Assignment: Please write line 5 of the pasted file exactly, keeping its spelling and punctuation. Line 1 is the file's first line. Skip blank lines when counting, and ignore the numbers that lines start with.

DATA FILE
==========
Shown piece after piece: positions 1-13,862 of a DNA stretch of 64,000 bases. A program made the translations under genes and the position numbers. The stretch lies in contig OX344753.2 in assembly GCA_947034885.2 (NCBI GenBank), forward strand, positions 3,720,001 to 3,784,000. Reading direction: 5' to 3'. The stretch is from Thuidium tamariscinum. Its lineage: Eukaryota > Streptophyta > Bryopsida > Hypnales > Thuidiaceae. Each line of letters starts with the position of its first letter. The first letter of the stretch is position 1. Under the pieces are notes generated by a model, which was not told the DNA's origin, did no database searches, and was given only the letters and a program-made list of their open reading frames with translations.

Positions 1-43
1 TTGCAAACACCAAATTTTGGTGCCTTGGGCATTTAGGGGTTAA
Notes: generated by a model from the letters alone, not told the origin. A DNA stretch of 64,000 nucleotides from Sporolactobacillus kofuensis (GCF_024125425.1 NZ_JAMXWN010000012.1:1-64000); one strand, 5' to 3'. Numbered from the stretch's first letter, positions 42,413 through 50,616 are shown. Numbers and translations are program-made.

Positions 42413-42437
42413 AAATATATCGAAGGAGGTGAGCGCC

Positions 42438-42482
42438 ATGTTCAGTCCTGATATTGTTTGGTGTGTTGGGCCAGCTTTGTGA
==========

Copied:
Positions 42413-42437